Lowballing: Do you think it ever works?

Discussion in 'Guitars in General' started by bigfoamfinger, May 19, 2019.

If you made 500 lowball offers (40-50% below market value), would any of them be accepted?

  1. Yes

  2. No

  1. bigfoamfinger

    bigfoamfinger Supporting Member

    Mar 1, 2009
    I was thinking about this recently. Lowballers, the ones who offer you $1,000 for your Custom Shop Strat, or $200 for your Strymon Big Sky. The people we as sellers absolutely can't stand. I started to wonder if they throw these low offers out there for items they truly want, or if they put in the time to make it a "numbers game", making insultingly- low offers on just about everything, hoping to get a lucky hit with an un-educated or desperate seller. I honestly wonder if this ever works for them.

    This brought me to a hypothetical:

    Let's say you wanted to walk a mile in their shoes, and you dedicated a couple weeks to low-balling. Your highest offer has to be 40-50% less than what the item historically sells for. Example-- Les Paul Standards that typically sell for ~$1500 used: you would offer ~$800

    If you made, say 500 offers in a 2-3 week period like this, do you think ANY of them would be accepted?
    yakyak likes this.
  2. jwguitar

    jwguitar Supporting Member

    Oct 12, 2012
    I don't find it insulting when people lowball numbers they are just trying to get the best price. But a lowball number to me looks like and usually is someone who wants to get something for nothing. Often when I send over a more realistic counter offer I never get a response from buyers like this. This is not to say that I don't mind giving reasonable discounts.
    naveed211, archey, JPH118 and 8 others like this.
  3. Frozen Rat

    Frozen Rat Gold Supporting Member

    Jul 31, 2015
    I think that would be a big waste of time. Most sellers over-value their gear rather than under-value it, making low-ball offers of that sort even less likely to be successful.

    Then ones that can be successful once in a while are the people who offer you about 20%~25% less than your asking price, assuming your asking price isn't silly. There's this guy who does that every single time I sell a guitar. If I have a guitar marked at $3299 he'll offer $2200. I tend to know what I can expect and don't bite on those. The one I had listed for $3299 sold two days later for $3000. A lot of retailers do these kinds of offers too. I've sold two of my guitars on Reverb to CME and to Capital Online at about 15%~20% below my original asking price. The reason I did was that I wasn't getting any action and the listings had been stagnant for a week or two. I am not that guy who will sit on gear I'm selling for months. 1 month is my max and then I sell it for whatever I can rather than hold out hopelessly for that supposed buyer who comes along only once a year.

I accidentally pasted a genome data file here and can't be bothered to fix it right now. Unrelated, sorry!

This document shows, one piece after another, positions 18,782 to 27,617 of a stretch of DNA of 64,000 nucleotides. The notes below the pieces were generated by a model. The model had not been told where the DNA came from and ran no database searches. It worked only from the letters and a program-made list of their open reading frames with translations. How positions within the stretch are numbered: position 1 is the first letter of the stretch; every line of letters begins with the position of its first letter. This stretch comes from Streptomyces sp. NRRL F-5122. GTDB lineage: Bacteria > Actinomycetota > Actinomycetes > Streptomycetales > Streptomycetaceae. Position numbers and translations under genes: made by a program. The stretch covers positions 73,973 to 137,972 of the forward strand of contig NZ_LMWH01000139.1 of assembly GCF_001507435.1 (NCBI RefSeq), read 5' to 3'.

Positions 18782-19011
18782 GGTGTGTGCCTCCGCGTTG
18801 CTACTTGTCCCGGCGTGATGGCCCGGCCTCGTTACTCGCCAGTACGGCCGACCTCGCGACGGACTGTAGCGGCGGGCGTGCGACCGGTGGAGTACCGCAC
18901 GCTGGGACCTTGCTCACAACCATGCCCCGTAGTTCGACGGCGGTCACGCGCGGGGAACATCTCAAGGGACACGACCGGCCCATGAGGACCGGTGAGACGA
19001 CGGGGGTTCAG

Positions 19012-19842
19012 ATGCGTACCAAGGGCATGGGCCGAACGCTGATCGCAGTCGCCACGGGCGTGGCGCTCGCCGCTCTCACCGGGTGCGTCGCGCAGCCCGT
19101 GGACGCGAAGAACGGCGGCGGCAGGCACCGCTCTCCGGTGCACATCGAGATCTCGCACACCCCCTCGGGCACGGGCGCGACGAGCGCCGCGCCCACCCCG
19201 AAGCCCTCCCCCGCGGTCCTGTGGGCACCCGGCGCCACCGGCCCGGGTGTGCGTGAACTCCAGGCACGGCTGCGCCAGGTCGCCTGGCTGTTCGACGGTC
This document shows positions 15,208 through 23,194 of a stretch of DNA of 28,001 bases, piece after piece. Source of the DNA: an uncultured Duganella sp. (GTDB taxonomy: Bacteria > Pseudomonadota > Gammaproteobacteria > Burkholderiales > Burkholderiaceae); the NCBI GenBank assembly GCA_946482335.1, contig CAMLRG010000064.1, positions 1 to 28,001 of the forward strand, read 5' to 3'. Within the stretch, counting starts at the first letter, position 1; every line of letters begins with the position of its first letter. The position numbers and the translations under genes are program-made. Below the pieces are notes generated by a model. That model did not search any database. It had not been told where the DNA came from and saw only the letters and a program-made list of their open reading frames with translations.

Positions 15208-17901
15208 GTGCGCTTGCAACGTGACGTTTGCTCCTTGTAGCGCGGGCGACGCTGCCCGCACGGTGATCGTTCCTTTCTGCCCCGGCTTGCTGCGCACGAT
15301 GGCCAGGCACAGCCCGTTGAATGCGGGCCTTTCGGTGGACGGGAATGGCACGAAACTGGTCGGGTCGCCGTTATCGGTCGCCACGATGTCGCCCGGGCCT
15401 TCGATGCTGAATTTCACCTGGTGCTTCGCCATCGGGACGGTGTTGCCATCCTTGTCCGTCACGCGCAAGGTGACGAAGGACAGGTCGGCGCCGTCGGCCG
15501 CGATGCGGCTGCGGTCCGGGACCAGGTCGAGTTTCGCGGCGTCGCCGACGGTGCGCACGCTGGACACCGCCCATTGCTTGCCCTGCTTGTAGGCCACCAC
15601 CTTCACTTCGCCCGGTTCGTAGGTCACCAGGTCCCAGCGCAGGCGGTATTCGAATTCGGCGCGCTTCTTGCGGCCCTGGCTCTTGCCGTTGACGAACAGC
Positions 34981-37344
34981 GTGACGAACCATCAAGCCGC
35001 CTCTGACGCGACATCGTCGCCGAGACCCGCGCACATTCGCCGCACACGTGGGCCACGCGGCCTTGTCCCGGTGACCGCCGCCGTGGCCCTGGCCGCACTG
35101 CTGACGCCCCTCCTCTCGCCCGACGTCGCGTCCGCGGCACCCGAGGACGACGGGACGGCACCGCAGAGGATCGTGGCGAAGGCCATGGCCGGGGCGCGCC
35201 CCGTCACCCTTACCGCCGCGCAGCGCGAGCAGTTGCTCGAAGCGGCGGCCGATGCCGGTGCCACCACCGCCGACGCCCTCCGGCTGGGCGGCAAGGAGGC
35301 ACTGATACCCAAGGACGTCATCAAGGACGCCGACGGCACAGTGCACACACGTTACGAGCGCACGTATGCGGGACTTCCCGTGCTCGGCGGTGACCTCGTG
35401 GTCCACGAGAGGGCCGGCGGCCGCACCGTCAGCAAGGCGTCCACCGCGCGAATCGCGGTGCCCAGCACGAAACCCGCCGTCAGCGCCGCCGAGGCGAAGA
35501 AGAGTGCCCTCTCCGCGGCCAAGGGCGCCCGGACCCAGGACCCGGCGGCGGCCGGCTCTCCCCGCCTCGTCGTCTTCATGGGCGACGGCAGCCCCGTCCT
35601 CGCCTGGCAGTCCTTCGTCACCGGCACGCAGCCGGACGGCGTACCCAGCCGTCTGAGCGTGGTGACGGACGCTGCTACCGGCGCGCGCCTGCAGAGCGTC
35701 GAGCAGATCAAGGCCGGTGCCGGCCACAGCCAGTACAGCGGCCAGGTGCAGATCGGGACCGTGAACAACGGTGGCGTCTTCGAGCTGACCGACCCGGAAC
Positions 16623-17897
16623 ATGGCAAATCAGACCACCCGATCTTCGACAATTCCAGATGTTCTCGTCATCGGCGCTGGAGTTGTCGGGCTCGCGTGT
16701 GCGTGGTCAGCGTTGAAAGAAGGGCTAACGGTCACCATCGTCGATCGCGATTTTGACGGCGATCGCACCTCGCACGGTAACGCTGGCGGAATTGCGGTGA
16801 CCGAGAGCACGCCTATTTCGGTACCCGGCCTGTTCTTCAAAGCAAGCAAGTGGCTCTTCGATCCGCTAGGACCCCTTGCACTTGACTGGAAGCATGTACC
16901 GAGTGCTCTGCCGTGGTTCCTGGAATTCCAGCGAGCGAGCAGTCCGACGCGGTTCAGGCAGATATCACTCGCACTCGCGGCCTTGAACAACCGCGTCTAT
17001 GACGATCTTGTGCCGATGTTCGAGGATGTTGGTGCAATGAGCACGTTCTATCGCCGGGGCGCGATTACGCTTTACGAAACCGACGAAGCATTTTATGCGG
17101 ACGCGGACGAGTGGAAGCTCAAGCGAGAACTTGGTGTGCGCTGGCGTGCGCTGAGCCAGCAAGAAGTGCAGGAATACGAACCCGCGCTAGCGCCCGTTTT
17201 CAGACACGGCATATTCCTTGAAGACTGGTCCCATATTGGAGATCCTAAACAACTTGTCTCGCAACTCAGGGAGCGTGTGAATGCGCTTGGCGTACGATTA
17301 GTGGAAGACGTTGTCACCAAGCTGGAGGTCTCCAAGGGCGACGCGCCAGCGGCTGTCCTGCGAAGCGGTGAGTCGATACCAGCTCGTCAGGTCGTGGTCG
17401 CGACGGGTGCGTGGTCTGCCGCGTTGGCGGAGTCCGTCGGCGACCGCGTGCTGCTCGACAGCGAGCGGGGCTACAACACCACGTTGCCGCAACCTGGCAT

Last edited: May 20, 2019
  4. twinrider1

    twinrider1 Member

    Jun 17, 2005
    Columbus, OH
    I don't take it personally.
    Jeffj, Mark EL, cratz2 and 7 others like this.
  5. bsacamano

    bsacamano Member

    Jun 24, 2012
    Absolutely. You have to think that with 500, at least one would.
    UnbrokenChainz, Brian N and timallums like this.
  6. Mpcoluv

    Mpcoluv Supporting Member

    Jun 7, 2009
    Charlotte NC
    Asking half off is not a great strategy. You certainly can get 20-30% off accepted. If a seller in unrealistic about the market price you normally can’t make a deal.
    yakyak and HERSCHEL like this.
  7. 8len8

    8len8 Member

    Dec 25, 2010
    I've tried selling oddball boutique stuff over the years where no one really wanted the items, so I had to settle for less than 50% what I paid. I'll only do that if I've had it up for sale for several weeks/months without any real offers.
  8. Alchemist XP

    Alchemist XP Silver Supporting Member

    Jun 11, 2016
    Definitely works ... it's hard for some people to let go of cash staring them right in the face. I bought a BMW GS 800 once for $3,000 below asking and the asking price was pretty fair simply because I had cash and I showed it to the seller and he just wanted a deal and to be done with it.
  9. 6789

    6789 Member

    Mar 6, 2005
    I reply with a price that is higher than I originally listed.
  10. FlamesAreWicked

    FlamesAreWicked Supporting Member

    Jan 8, 2017
    I get them from time to time.. one even being a repeat lowballer.. guess the last half dozen times I declined their offer didn’t give them the hint. Just this week I had a cheap harley Benton 212 cab for sale locally.. it’s the V30 loaded one. They’re around 220 new shipped from Thomann. So he offered 150. I said how’s 175 sound.. they counter offered with 160 if I drove an hour to deliver it. I passed on his offer. About an hour later he says “$120 if you can’t sell it”.. wait, what ?? Lol I said if I won’t sell for 160, surely I won’t for 120... then a few mins after he says, guess I’ll just order a new one then. Sure if ya wanna spend more than what I offered on a basically a brand one..